1. And Lissome a particularly interesting one as it is the alternative spelling for the equally common / arguably more common Lissom.

        1. Right, I was vaguely thinking of Lissom as a poetic word and found it in, for instance, ‘ Grantchester’ qv. (L- plates – Don’t want to sound unduly smug and poncy but a smattering of Latin is still useful, imo.)

    3. Look on the bright side. It’s been clued here before and next time you will be less miffed.
      Amongst the challenges of life, this one didn’t even make it onto the scale, and for perspective, six months ago you were overjoyed to reach completion with 3 unsolved without aids.
      MER? Perhaps, but not worthy of a MIFF (Majorly Impaired, Feeling Frustrated) in my book.

    4. Don’t let it get you down. Like you, I find this setter tricky in the extreme. I really struggled today.

  28. Most of this went in pretty quickly, but I was slowed in the bottom half by the nho EXIGENT and by GALILEAN, for which I had started to put Galilee in until I realised I was a letter short. I was also worried by ACME which I had lightly written in because it fitted the wordplay and I vaguely remembered it coming up before, but I couldn’t remember what it meant. To me it’s the company (the precursor of Amazon perhaps) from which Wile E Coyote manages to mail order all his explosives and booby traps. Anyway, all done in 18:52, which isn’t bad for me for an Izetti. COD to BUSINESS. Thanks all.

  29. Totally outclassed today. If not an outright personal worst – and it might be – then definitely the slowest for years. 30m + with a fair bit staring at an empty SW. I’m obviously out of sorts though because I couldn’t get BUSINESS from the definition and ran out of vehicles after car and bus. Not my finest solving moments.

  30. A bit over 10 minutes. I found this easier than the last few Izettis so no complaints here. I didn’t know what EXIGENT meant and I certainly don’t know how to pronouce it, but the cluing was clear, so in it went.
    I don’t have a problem with the Latin CAVE – I’ve seen pictures of a mosaic at Pompeii which says CAVE CANEM, one of the more famous ‘beware of the dog’ signs I would imagine, and we have surely seen the word here before. I read recently that there is an increase in teaching Latin in state schools – it certainly is useful to study if you’re interested in European languages, not that they’re so popular these days, sadly. In any case, we’re back to the thorny issue of GK, really – if you know it, it’s not obscure, and I knew it. It just took me a little while to work out the answer.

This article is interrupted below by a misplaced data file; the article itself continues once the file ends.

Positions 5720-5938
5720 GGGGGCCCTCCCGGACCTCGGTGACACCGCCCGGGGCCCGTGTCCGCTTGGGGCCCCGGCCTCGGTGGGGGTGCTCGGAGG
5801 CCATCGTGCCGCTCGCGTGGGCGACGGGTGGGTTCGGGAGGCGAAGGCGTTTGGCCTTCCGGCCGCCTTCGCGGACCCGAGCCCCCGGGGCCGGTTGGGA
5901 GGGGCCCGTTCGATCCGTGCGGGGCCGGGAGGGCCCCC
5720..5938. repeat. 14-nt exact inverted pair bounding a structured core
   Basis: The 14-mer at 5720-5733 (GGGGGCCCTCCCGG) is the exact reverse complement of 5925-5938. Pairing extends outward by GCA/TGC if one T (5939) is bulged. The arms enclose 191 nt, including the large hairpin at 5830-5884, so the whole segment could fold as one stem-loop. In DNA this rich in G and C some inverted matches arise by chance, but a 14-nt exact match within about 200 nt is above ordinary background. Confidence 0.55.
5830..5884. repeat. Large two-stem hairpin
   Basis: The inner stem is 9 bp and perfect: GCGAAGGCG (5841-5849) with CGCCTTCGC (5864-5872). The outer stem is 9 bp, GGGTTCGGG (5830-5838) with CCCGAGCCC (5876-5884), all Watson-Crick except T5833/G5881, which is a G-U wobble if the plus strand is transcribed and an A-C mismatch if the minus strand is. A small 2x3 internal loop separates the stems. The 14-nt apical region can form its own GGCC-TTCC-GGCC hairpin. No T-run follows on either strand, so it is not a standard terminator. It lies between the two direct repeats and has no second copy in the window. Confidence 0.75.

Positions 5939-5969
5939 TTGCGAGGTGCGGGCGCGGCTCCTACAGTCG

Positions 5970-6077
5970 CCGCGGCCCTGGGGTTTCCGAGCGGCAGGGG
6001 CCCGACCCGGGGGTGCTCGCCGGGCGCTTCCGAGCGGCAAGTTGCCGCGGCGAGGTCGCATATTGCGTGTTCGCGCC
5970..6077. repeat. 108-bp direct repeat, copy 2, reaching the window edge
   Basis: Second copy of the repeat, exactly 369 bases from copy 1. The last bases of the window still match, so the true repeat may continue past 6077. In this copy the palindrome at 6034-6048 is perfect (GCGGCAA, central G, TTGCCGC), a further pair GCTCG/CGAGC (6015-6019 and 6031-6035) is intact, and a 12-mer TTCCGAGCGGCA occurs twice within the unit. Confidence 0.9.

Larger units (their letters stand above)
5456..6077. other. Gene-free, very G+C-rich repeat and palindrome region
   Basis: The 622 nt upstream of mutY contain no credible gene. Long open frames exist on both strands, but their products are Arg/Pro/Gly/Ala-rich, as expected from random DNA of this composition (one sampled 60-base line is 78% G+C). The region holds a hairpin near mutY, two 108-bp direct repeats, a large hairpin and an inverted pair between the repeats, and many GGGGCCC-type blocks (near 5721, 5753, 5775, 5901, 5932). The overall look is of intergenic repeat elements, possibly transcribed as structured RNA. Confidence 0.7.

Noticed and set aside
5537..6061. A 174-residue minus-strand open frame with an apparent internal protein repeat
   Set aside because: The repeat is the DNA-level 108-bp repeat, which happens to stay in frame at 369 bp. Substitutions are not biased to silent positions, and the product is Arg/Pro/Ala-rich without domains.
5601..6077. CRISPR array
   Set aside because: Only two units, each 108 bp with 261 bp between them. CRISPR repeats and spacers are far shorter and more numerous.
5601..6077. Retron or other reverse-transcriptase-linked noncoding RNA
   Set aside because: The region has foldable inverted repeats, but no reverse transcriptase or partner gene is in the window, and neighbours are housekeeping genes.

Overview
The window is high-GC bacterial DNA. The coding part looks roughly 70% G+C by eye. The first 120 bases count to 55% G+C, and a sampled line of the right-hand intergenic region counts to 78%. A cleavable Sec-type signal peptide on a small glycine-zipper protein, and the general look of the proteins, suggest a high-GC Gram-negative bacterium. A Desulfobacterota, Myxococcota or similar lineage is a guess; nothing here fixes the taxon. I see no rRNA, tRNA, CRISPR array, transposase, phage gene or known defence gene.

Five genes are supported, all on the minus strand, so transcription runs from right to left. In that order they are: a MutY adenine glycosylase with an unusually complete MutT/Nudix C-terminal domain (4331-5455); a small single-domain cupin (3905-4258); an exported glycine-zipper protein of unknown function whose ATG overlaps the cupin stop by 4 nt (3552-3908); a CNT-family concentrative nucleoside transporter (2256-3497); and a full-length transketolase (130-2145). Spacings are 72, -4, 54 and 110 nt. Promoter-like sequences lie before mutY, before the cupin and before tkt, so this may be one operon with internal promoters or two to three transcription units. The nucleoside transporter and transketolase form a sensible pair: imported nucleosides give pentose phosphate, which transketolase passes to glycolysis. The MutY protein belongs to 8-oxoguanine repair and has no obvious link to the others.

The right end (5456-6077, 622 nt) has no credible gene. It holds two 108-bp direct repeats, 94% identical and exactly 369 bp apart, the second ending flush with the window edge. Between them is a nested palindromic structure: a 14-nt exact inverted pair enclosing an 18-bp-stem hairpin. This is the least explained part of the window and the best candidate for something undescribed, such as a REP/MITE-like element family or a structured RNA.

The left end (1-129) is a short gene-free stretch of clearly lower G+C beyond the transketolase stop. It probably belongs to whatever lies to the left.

FOI Fiddling LOI Cave COD Athens
    Thanks Izetti and Kitty (thanks also for the Topiary Cat. I nearly fell for the first pic of the man cutting the hedge 😅 I thought Wow, that’s an enormous piece of topiary, then PDM!)

    1. Oh, I’m sure I thought the topiary cat was real at first. There are more improbable things than that to be found in this world, after all!

  31. I agree with the general sentiment that today Izetti was being generous. But I liked most of his clues – as I usually do. Again, on a couple of clues I knew what the answer must be well before being able to parse it – a strange feeling! – Hastings and Athens being two examples. Liked chariot, distracts, business, Hastings in particular.
    FOI 1a Acme – not a word I use or often hear; maybe I dredged it out of schoolboy comics…
    LOI 18d Holed – a semi-biff
    COD 8a Hastings – just amusing.
    Thanks to Kitty and Izetti
    Dare I peek at the 15×15…I always find them a big step up.

  32. 12 and a half minutes after starting late due to an early tee time this morning. No problem with CAVE, EXIGENT or anything else really, although I did initially bif BRIGHTON on the basis that bright could be smart! I’m now going to go back and enjoy Kitty’s blog. Thanks all.

  33. 90% of this was completed pretty quickly for an Izetti puzzle, but the last few really took me some time. I did, however, manage to finish at last in 24 minutes, all parsed. Knew LISSOME (but not that spelling), EXIGENT and CAVE, although they’re hardly in everyday usage, so no problems with vocab or GK at least.

    FOI – 1ac ACME
    LOI – 8ac HASTINGS
    COD – 16ac BUSINESS

    Thanks to Izetti and Kitty

  34. Late to this, and most of my observations have been covered by others. 26mins, with loi Distracts responsible for a chunk of those, ‘abetted’ by the criminal Galilean. Invariant

  35. Not what I wanted for a Monday. Got there in the end but can’t say it was anything other than a struggle.

    Thanks for the very helpful blog.

  36. Very late solve, as visiting elderly parents, and a brief post today.

    I found this very challenging, particularly ACME, DISTRACTS, CREATE, CAVE and USAGE. However, I got them all in the end (no idea how) and crossed the line in 40 minutes. Much relief!

    Many thanks to Izetti and Kitty.

  37. Apparently a knowledge of Latin is required for the QC. That excludes rather a lot of the population. Is that the intention of the QC?